Comissiong speaks on pardon for 1937 uprising
Government’s promises to introduce a parliamentary resolution pardoning persons associated with the 1937 uprising, and to erect a monument in their honour, is redundant, social activist David Comissiong has contended.
In fact, Commissiong said, such a resolution was approved by Parliament some two decades ago, and a monument had aleady been built.
Minister of Culture Stephen Lashley introduced a resolution in the House last Tuesday to remind Barbadians of the 1937 struggles for rights, led by Clement Payne, and the upheavals that resulted from his deportation on July 26, 1937. In presenting the resolution, Lashley suggested a pardon for persons convicted for rioting, expunging their criminal records, and erecting a monument in their honour.
However, speaking on the 78th anniversary of the disturbances, Comissiong, the president of the Clement Payne Movement, sought to “set the record straight” by revealing that a similar resolution had already been approved.
“The late Dr Richie Haynes, as leader of the National Democratic party piloted such a resolution in the House of Assembly in the mid-1990s [and] that resolution was passed by both houses of parliament. So we just need to set the record straight that the National Democratic Party already recognised that it was a national duty that needed to be performed and did perform that duty,” said Comissiong, adding that he helped draft the resolution.
Following an announcement by the authorities that Clement Payne had been deported to Trinidad on July 26, 1937, Barbadians erupted into protests. The following day, on July 27, 1937, protestors gathered at Golden Square, just off Probyn Street, from where they launched the second phase of the protest.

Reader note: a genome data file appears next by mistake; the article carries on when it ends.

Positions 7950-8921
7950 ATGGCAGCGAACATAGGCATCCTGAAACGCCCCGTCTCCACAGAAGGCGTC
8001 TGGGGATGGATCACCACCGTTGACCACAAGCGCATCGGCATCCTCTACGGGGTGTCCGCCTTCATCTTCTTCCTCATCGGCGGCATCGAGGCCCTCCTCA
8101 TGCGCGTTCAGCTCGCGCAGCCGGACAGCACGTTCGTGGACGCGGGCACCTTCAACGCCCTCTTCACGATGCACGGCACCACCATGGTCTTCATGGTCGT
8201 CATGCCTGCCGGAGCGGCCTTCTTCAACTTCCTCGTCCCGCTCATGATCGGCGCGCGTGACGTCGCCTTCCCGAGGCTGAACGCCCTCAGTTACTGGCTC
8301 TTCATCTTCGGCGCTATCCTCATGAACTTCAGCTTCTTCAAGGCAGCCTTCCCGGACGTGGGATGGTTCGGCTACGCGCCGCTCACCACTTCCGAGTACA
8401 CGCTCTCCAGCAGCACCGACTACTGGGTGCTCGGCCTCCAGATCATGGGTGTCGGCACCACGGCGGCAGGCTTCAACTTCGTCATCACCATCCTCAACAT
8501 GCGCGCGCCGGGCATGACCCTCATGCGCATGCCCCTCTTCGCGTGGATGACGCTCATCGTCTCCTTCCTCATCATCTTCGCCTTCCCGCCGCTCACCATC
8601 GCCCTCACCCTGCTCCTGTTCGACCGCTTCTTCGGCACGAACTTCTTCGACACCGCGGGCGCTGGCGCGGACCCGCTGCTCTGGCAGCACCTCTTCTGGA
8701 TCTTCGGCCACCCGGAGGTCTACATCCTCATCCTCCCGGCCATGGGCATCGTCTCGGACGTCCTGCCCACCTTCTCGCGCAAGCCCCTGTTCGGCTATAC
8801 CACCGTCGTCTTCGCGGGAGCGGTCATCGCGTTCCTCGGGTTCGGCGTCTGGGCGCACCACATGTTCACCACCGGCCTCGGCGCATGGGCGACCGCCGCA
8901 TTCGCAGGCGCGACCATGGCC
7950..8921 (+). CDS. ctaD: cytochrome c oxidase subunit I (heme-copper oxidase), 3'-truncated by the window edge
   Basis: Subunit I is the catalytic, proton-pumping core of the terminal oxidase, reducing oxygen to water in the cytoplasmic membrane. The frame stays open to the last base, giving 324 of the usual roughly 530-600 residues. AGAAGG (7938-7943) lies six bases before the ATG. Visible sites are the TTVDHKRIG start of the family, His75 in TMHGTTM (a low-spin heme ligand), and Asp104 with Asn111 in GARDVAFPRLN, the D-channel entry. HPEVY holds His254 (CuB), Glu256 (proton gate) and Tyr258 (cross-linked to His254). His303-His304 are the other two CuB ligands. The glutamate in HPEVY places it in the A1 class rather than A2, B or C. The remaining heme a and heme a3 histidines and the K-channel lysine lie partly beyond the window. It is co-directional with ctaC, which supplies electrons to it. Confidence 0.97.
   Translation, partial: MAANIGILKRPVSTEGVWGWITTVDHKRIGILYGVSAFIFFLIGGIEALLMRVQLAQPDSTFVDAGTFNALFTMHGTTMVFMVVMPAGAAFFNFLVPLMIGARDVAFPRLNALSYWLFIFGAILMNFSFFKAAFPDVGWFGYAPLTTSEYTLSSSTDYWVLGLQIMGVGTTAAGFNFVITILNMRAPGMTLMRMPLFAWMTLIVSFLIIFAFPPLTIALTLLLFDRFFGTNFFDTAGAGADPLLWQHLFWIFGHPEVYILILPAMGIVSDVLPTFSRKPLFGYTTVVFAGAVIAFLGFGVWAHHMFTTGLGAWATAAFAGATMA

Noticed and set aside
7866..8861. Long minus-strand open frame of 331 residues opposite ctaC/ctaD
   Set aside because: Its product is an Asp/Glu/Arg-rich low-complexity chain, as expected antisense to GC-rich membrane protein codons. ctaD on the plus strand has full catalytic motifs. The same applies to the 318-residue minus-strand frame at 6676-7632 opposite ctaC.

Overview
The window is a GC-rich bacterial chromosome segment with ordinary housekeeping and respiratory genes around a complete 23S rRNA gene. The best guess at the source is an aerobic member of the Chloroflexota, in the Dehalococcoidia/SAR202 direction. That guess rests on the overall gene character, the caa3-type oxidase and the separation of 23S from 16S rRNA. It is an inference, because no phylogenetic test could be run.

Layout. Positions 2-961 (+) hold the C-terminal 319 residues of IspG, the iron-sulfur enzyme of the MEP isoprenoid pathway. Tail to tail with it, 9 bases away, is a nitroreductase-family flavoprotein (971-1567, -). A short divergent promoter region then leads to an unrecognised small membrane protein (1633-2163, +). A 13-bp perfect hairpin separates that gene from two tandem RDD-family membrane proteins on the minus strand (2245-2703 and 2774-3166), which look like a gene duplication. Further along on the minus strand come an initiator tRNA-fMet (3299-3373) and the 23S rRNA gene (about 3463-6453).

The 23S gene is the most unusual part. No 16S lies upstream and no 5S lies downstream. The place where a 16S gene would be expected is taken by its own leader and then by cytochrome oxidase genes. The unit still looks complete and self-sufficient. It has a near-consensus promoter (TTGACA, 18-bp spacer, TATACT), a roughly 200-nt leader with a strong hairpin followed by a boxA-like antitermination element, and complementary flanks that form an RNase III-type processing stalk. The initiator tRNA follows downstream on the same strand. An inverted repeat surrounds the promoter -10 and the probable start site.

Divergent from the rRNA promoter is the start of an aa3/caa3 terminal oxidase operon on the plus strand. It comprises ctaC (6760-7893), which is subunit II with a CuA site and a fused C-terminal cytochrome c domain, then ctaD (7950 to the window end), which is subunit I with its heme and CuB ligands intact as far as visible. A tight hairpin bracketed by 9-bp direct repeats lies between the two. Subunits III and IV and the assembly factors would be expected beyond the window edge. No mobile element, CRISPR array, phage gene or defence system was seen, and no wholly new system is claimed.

The disturbance left 14 people dead and dozens injured. Some 500 persons were later charged and convicted for either rioting, or being in some way associated with the protests.
Speaking from the same spot yesterday, Comissiong told those gathered for the commemoration that the Minister’s recommendation to erect a monument was once again, too little, too late.
“Again, the record needs to be set straight. That monument has already been established [and] we are facing it here,“ said the Clement Payne Movement leader, in reference to the 14 foot tall monument. “This monument was established under the Barbados Labour Party regime. The minister responsible at that time was the Honourable Mia Mottley, who was then Minister of Culture. And we know a lot of this because it was a collaborative venture between the Clement Payne Movement and the then Barbados Labour Party administration.”
A bust of Clement Payne forms part of the monument, and Comissiong said, “we, the Clement Payne Movement, contributed to the bust of Clement Payne, the establishment of this Golden Square”.